Winter Weather? How to Stay Safe

From frostbite to heart attacks, winter weather can create many potential health hazards.

As a blizzard hits much of the eastern U.S.  and temps in the single digits and below zero cover much of the country, here are some tips to keep you safe, both indoors and out.

Preventing Frostbite

Each year, dozens of Americans die from exposure to cold weather, according to the National Weather Service. Frostbite can also make you lose fingers or toes.

ry to avoid being outside. If you have to go out, follow these tips:

  • Dress as warmly as possible in lightweight layers. Wear a hat, cover your mouth to protect your lungs, and use mittens instead of gloves.
  • Recognize frostbite symptoms: a loss of feeling, or white or pale-looking toes, fingers, earlobes, or the tip of the nose.
  • Get medical help right away if you think you have frostbite.
  • Get to a warm area and remove wet clothing. If you can’t do that, use your body heat to warm the frostbitten area. Warm your body core before you do arms and legs.
  • If you are shivering uncontrollably, slurring speech, or having memory loss, you could have hypothermia. Get medical help ASAP.

If You Lose Heat in Your Home

  • Close off unneeded rooms; stuff rags or towels under cracks in doors.
  • Ventilate a fireplace or wood stove properly if you use one.
  • Cover windows at night.
  • Dress in loose layers that you can add to or take off as needed.
  • Only use a portable generator outdoors.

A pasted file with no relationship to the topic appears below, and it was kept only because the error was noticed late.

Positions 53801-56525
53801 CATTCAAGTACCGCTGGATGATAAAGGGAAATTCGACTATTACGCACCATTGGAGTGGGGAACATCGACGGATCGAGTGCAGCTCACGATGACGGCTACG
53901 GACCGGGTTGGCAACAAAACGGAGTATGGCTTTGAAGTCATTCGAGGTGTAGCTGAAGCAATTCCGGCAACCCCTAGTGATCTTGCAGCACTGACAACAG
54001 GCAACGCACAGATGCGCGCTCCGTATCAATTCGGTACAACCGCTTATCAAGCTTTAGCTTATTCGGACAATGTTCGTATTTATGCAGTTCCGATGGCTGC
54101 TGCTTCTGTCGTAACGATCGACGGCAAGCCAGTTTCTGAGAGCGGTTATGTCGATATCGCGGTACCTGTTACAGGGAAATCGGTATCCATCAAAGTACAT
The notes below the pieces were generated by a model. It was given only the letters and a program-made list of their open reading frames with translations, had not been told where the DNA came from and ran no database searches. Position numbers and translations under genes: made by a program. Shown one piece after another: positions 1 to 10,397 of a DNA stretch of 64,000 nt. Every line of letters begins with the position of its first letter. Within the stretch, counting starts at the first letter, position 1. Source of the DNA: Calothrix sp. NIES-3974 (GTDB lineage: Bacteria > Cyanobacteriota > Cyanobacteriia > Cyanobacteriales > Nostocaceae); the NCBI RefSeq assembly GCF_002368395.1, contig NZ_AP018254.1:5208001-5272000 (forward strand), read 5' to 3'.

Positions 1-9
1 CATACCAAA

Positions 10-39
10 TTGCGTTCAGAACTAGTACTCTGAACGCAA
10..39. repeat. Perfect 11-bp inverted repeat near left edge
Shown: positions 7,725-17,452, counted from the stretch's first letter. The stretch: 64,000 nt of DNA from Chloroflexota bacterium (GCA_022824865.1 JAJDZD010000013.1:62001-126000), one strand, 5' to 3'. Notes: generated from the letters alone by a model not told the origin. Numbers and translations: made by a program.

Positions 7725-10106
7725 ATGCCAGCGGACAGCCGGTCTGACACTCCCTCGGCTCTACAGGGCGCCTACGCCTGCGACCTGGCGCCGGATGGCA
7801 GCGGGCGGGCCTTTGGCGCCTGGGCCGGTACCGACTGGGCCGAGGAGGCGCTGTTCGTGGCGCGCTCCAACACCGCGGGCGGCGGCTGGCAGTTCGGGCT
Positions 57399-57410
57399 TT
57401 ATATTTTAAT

Before It Snows/Storms

Gather needed supplies ahead of time as much as possible, including:

  • Extra food, including foods that don’t need to be refrigerated
  • Bottled water
  • Flashlights and batteries, and other battery-powered items in case the power fails
  • A non-electric can opener
  • Extra blankets and sleeping bags
  • A 1-week supply of essential medicines.
  • Refrigerated foods that are frozen ahead of time, along with ice for coolers.

If the Power Goes Out: Food

  • Refrigerated foods will stay cold for about 4 hours; keep fridge doors closed to increase that time.
  • A full freezer stays at that temp for about 48 hours; a half-full freezer for about 24 hours.
  • Eat leftovers, meat, poultry, and any foods with milk, cream, soft cheese, or sour cream first. Throw them out, along with other perishable foods, after 4 hours without power.
  • Frozen foods that contain ice crystals may be cooked and eaten if power comes back.
  • These foods are generally safe to keep at room temperature for a few days: butter, margarine, hard cheese, fresh fruit and most vegetables, fruit juice, dried fruit, opened jars of vinegar-based salad dressing, jelly, relishes, taco sauce, barbecue sauce, mustard, ketchup, and olives. The U.S. Department of Agriculture has an extensive list of what foods are safe to keep.
  • If in doubt, throw it out.


If your medicine needs to be refrigerated, throw it out if the power has been out for a long time. The exception: If you can’t get new medication and you need it, continue to take it.

Shoveling Snow

Snow is heavy. Picking up a shovel and moving that weight around can put a big strain on your heart, especially if you are out of shape. Pushing a heavy snowblower can be harmful, too.

The National Safety Council offers these tips:

  • Don’t shovel if you have a history of heart disease or heart attack or stroke, or are not in good physical condition, without a doctor’s permission Take frequent breaks.
  • Don’t drink alcohol before or after.
  • Don’t eat a heavy meal before or after.
  • Don’t smoke while shoveling.
  • Push the snow, don’t lift it.
  • Lift with your legs, not your back.
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